Articles Posted in Quality outcome measures

ACAsigning-300x176As the coronavirus pandemic causes Americans sky-high anxiety about their health and how they might access and afford extensive medical treatment if infected, the nation slid with only modest public attention into the second decade of one of its landmark health care experiments — the Affordable Care Act.

Obamacare became the law of the land on March 23, 2010, when the 45th president signed the 2,000-page bill for which he had campaigned long and hard. Republicans in the White House and Congress have attacked the ACA relentlessly ever since.

Researchers have spent a decade scrutinizing the ambitious act’s outcomes with zeal. The New York Times summarized some of the independent, nonpartisan evaluations, finding key areas that the public may wish to recognize in how Obamacare changed the complex U.S. health care system, on which Americans spend more than $3.5 trillion annually. In brief, as a result of the ACA, the newspaper reported (with boldface emphases mine):

AAMedals-300x156Although federal experts estimate that alcohol abuse leads to 88,000 Americans’ deaths annually and economic costs of almost $250 billion, one of the nation’s oldest and best-known programs to deal with this problematic behavior has long been surrounded by doubts.

Critics have questioned its effectiveness, criticized its “irrationality,” and focused on its stepped regimen, desperate and self-enrolling participants, and core tenets, including its spiritual appeals to higher and external powers.

But after a deep dig into the building and rigorous evidence about it — including scrutiny of 27 studies, (some of them randomized clinical trials) with more than 10,000 participants — researchers from Harvard, Stanford, and Europe have concluded in a published, research review for the respected Cochrane Collaboration that Alcoholics Anonymous, indeed, can be beneficial for many but not all excessive alcohol users.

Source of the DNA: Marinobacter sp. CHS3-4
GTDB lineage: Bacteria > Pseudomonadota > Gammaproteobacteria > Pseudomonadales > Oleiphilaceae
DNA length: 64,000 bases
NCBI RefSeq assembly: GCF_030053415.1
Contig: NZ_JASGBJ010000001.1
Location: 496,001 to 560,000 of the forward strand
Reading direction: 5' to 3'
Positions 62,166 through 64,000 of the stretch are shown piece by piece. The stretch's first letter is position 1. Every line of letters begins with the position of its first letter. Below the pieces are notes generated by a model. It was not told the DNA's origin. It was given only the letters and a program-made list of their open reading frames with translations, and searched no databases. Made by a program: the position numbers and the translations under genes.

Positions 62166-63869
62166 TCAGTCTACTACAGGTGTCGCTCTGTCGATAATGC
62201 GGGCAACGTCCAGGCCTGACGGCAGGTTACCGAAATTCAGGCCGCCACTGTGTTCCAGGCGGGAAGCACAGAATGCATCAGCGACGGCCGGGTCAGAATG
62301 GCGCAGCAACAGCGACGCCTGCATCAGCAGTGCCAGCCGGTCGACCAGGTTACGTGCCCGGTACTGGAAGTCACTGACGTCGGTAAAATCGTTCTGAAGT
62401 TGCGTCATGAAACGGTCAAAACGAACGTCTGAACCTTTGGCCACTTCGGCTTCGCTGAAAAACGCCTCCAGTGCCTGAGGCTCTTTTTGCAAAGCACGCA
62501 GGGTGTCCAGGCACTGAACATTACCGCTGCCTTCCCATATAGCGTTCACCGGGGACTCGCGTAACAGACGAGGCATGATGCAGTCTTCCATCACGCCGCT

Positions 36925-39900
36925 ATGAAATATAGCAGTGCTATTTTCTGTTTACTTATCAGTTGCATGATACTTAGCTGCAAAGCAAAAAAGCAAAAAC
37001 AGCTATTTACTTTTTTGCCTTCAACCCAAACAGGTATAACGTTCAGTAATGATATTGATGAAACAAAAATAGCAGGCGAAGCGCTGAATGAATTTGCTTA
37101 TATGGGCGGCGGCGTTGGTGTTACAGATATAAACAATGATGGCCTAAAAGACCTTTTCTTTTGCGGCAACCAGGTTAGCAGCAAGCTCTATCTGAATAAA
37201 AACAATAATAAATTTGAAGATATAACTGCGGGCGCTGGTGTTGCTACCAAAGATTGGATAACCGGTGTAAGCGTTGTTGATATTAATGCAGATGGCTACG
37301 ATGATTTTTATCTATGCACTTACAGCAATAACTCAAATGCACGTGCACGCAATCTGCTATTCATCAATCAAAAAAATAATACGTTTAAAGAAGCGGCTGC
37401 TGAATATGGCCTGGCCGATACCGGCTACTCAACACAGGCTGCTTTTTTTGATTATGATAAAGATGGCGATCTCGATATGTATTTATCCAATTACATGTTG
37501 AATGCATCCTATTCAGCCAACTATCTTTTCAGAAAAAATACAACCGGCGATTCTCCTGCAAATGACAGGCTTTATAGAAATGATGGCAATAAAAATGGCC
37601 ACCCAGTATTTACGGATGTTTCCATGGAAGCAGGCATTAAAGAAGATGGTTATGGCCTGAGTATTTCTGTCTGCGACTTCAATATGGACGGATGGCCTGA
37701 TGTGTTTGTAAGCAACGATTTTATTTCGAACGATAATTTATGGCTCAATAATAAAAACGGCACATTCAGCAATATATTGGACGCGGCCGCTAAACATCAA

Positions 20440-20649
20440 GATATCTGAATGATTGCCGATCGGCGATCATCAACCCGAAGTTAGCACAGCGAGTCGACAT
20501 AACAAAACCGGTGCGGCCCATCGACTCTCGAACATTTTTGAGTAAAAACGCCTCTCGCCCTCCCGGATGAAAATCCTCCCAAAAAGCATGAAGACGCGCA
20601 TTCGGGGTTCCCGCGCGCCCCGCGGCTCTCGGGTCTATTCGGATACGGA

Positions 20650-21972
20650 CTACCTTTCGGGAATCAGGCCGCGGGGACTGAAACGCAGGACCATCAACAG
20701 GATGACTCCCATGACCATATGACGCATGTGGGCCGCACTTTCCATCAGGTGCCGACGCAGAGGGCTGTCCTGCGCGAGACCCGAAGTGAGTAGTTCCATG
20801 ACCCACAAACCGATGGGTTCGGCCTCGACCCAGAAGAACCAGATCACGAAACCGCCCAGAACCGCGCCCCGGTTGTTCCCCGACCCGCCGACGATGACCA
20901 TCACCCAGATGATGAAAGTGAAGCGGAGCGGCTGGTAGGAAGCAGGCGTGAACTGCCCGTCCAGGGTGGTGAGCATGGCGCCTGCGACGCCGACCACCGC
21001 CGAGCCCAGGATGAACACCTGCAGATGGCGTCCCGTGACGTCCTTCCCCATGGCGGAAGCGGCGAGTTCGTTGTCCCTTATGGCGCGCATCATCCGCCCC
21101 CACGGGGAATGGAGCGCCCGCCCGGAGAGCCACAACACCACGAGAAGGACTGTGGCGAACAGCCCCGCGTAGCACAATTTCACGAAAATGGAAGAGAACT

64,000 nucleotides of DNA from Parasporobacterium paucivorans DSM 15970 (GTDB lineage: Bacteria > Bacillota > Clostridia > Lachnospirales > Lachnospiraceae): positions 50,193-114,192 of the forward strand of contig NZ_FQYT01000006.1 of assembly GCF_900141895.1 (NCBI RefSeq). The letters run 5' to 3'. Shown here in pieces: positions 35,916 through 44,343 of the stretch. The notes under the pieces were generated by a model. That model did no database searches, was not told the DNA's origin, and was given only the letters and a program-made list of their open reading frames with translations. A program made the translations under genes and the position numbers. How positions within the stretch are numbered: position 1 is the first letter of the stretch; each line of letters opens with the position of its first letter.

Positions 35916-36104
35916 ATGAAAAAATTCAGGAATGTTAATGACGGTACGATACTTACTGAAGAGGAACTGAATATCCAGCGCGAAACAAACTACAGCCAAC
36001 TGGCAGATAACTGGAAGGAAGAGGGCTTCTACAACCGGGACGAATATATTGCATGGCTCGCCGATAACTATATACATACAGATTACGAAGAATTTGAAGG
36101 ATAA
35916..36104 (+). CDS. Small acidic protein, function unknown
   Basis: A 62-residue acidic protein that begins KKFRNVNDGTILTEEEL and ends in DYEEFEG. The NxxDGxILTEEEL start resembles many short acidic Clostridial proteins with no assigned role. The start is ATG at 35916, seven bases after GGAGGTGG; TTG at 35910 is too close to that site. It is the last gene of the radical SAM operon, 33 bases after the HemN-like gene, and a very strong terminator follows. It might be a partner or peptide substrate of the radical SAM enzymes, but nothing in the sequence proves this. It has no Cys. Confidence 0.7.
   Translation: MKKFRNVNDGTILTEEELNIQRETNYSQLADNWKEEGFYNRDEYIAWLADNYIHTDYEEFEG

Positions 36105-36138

cjdlogoCold, hard facts — not hunches, arguments, or theories — matter most when tough health care decisions must be made. Americans have been reminded of this by painful headlines on the opioid and overdose crisis, the rise of lung injuries and deaths due to vaping, and, yes, now the rapid spread of a new coronavirus. Doctors, hospitals, insurers, Big Pharma, and other major parties in the U.S. health care system aren’t always as candid as they need to be, especially in disclosing how they harm and even kill patients.

That’s a truth (with a small “t”) that readers can discover quickly in the Center for Justice and Democracy’s latest edition of its annual “Briefing Book: Medical Malpractice by the Numbers.” The center, at New York Law School, provides evidence about a field that has become the bogeyman for politicians, policy makers, and medical practitioners eager to hide egregious errors with extreme counter factual assertions.

Malpractice cases in the civil justice system provide important insights and checks on how doctors and hospitals care for the sick, injured, and vulnerable.